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rock, which is Christ. Special prayer also for members of the Greek, Armenian, and other ancient Churches of the East.
II. Prayer for the Churches of Christ in England, Scotland, and Ireland, in the United States, and in the Colonies of Great Britain. That there may be a great revival of godliness through a more abundant outpouring of the Holy Spirit. That the corruptions and divisions of the Churches may be healed. That men full of the Holy Ghost and of power may be raised up to teach and to preach Jesus Christ. That the press may increasingly exert its influence in favour of righteousness and holiness, and that the Gospel may effectually reach all classes of society.
III. That the Mahommedans in Turkey and other lands, the heathen in India, China, Africa, and the many isles of the ocean, may speedily be brought in large numbers to the foot of the
That power may be given to the servants of Christ to grapple successfully iu His name with the various systems of Antichristian error, and that for this purpose they may be filled with the Holy Ghost as on the day of Pentecost. That believers everywhere may recognise the responsibility resting on them in accordance with the great commission, to do what in them lies for the evangelization of a lost world. That a spirit of prayer, of personal devotedness, and of liberality may be imparted to the universal Church of Christ; and that those who name His Name may cease to be a stumbling-block to unbelievers.
IV. That the Protestant and Reformed Churches generally throughout Europe, and America, may awake from lethargy, as well as speculative and practical unbelief. That the Holy Scriptures may be demonstrated to be Divine, by their mighty efficacy, when accompanied by the grace of the Holy Spirit, in regenerating souls, whether Protestant or Roman Catholic, nominal believers or avowed unbelievers. That the power of Christ's resurrection may be proclaimed and felt, so that to His sceptre as the King of kings exalted at God's right hand, men may bow; and be blessed, because they trust in Him.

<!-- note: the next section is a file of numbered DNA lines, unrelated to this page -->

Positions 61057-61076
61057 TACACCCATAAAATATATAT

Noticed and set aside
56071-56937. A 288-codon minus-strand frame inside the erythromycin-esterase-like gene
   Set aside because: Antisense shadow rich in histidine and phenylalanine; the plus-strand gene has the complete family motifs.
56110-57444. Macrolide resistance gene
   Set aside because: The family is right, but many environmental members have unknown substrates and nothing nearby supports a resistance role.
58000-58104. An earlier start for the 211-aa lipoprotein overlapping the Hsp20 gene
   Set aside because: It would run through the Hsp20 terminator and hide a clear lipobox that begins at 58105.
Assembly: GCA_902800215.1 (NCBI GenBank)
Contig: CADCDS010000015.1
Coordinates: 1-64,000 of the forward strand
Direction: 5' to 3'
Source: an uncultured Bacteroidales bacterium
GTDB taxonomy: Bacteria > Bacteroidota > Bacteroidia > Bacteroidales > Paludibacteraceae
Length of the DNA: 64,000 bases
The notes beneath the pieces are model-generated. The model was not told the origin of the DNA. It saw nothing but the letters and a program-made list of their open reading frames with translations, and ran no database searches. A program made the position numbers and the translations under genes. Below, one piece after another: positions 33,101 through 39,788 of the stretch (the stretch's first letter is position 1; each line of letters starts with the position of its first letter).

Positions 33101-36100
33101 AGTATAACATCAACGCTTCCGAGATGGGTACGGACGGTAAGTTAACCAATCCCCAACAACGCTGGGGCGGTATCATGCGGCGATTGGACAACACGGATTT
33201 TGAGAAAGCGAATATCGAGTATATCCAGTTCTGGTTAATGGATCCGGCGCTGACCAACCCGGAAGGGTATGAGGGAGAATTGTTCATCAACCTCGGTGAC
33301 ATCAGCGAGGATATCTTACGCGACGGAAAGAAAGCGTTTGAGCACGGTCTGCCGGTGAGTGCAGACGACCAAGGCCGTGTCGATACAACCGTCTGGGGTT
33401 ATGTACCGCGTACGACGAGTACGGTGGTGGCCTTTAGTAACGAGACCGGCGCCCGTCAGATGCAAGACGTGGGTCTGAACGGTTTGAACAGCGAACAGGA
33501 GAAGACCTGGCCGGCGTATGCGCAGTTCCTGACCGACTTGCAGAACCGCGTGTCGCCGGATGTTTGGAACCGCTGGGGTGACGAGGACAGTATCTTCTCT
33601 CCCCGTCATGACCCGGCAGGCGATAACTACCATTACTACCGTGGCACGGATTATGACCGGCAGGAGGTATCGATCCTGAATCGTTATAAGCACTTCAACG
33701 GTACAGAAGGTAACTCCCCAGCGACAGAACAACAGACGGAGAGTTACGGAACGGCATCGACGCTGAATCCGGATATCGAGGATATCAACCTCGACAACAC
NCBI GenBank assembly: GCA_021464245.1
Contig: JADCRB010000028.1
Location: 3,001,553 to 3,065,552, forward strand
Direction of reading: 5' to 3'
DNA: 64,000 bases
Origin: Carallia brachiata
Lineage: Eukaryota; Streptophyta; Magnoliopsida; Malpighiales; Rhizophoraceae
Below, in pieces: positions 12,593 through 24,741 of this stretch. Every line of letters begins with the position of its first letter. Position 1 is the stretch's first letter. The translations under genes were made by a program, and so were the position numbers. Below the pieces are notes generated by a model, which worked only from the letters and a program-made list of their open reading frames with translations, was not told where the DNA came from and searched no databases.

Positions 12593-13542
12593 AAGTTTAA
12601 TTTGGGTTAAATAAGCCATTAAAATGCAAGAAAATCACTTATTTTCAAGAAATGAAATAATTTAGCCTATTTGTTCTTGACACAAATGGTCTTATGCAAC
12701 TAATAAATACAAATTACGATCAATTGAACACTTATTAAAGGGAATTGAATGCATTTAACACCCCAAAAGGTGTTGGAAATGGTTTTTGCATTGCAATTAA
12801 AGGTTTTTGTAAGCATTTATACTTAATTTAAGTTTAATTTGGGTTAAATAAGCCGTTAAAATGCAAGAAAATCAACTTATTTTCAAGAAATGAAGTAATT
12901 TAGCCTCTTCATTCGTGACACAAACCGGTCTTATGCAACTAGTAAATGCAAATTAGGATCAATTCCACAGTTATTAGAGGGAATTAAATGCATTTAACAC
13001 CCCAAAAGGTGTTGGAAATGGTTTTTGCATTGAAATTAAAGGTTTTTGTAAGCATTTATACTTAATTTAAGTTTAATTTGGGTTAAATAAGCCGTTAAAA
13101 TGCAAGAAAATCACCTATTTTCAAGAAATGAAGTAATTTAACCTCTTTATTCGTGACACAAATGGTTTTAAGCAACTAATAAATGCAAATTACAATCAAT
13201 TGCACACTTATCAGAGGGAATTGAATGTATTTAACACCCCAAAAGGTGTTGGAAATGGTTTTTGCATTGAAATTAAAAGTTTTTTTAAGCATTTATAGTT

V. That the rulers of the earth may be brought to acknowledge the sovereignty of Christ, as King and Governor among the nations, and not give their power to His enemies. That
events may be so ordered throughout Europe and the world at large, that the Churches may have rest and be edified, and that wherever any movement has begun, as in Spain, in Italy, in Turkey, and other lands in favour of the Gospel, it may not be hindered, but greatly intensified in its saving energy. That the Jews in Rome, delivered from the tyranny of long oppression, may receive the truth as it is in Jesus; and that wherever missionaries are labouring to make Him known to Israel after the flesh, there the Lord may work with them, confirming the truth of His Word.
VI. THANKSGIVING.-1. For the answers that have been vouchsafed to united prayer.
2. Prayer, that believers who have been stirred up during the past week to pray, may continue in prayer, and watch in the same with thanksgiving; and that there may be a greatly increased missionary spirit manifested among converts from heathenism, as well as in the Churches that send out missionaries.
POOR MOTHERS' SEWING CLASSES IN PARIS.
Having a deep conviction that regeneration for France is only to be found in true Bible-work, beginning with the